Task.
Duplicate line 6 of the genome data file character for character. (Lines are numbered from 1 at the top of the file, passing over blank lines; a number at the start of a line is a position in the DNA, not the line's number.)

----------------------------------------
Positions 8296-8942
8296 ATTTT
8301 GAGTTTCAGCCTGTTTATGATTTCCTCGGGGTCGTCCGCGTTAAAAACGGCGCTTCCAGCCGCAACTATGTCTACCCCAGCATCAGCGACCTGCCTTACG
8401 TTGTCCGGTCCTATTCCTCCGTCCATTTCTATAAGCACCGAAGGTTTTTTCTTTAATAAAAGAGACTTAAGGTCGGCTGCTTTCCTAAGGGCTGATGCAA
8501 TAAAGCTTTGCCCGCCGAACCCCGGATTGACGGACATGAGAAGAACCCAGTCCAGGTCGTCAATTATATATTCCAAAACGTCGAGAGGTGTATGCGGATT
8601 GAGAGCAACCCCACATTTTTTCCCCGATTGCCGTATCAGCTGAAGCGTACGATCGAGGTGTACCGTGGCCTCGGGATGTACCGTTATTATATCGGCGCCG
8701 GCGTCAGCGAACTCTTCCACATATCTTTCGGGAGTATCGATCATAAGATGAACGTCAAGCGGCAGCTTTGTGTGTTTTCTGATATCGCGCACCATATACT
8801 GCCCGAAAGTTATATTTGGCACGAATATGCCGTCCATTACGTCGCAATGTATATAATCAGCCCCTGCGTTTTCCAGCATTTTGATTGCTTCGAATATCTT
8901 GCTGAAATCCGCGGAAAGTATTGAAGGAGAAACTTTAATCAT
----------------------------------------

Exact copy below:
8601 GAGAGCAACCCCACATTTTTTCCCCGATTGCCGTATCAGCTGAAGCGTACGATCGAGGTGTACCGTGGCCTCGGGATGTACCGTTATTATATCGGCGCCG